About 20 minutes later, my first chance arrived. A white truck with a nice big camper canopy. Perfect. And they pulled over! As I approached the driver, my buddy Andy popped his head out the back door.

“Looks like we had the same idea,” he said. “They only have room for one. I’ll wait for you guys in the next town.”

So it goes.

Ten minutes later Max arrived, his head down, struggling to keep his front wheel pointed straight against the wind. He suggested that we move to the leeward side of a hut 100 meters up the road, which was a good idea because it was definitely not getting any warmer. Mist, dust and sand whipped by our little shelter at tornado-like speeds. It became clear that this was not just some diurnal heating affect, although it may have initiated that way. We were in a wind storm.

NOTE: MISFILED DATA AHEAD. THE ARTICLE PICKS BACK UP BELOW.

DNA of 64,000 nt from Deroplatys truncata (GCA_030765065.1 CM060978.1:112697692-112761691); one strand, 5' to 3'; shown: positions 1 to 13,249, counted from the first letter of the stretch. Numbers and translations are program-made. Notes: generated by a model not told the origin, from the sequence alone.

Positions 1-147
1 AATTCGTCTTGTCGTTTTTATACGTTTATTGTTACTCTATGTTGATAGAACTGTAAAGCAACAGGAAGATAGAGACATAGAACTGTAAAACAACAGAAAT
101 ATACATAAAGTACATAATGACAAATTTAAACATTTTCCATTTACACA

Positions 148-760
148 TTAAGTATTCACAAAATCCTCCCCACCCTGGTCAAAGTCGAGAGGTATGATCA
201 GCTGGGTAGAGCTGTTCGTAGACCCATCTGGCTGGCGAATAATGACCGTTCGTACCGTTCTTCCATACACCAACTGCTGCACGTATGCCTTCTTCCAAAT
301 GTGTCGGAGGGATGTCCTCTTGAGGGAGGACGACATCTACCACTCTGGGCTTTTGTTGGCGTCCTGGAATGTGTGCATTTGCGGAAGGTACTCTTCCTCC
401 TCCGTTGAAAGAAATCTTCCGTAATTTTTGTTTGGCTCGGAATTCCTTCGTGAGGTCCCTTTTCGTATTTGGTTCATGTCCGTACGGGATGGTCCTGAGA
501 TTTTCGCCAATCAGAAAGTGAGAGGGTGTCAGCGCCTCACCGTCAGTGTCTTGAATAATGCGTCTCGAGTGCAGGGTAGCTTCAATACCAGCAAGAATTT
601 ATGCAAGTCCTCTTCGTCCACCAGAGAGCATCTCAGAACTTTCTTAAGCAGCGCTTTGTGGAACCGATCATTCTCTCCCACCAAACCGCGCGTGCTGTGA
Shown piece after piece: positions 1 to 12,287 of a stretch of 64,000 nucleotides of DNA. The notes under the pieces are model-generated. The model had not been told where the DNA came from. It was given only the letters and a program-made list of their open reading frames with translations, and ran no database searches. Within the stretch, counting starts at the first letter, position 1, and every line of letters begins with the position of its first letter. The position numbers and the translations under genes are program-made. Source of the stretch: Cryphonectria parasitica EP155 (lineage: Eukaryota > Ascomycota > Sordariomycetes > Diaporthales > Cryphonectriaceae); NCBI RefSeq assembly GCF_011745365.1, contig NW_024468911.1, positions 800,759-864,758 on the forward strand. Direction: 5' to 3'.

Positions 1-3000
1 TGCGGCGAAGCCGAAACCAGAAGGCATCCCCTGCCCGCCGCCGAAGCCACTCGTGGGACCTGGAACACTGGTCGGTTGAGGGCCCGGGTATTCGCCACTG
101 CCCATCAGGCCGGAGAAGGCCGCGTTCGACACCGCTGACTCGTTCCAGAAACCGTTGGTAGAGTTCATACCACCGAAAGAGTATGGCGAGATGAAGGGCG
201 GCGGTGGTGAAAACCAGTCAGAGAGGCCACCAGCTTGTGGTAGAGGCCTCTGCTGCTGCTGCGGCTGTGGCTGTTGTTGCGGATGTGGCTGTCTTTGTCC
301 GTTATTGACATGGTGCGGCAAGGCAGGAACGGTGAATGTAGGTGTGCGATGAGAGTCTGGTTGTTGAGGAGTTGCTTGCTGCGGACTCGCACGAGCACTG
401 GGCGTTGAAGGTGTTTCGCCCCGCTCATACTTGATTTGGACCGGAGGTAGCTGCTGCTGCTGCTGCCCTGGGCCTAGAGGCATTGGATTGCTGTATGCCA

Hitchhiking was not working out well. Every 20 minutes or so, we would look up from our books and see a car approaching, then sprint out to the road hysterically waving our thumbs in the air. Truck after truck with empty beds and plenty of space would pass us by, wagging a finger.

“Nine out of 10 of those trucks would have picked us up in Peru,” we said crankily.

After about five hours of shivering, we finally got a Samaritan. With his wife and son up front and all his Direct TV work supplies in the back, our bikes were strapped to the top of the van and we loaded up. We pretzelled our way in, sitting on boxes of equipment, surrounded by our bags, with a step ladder across our laps.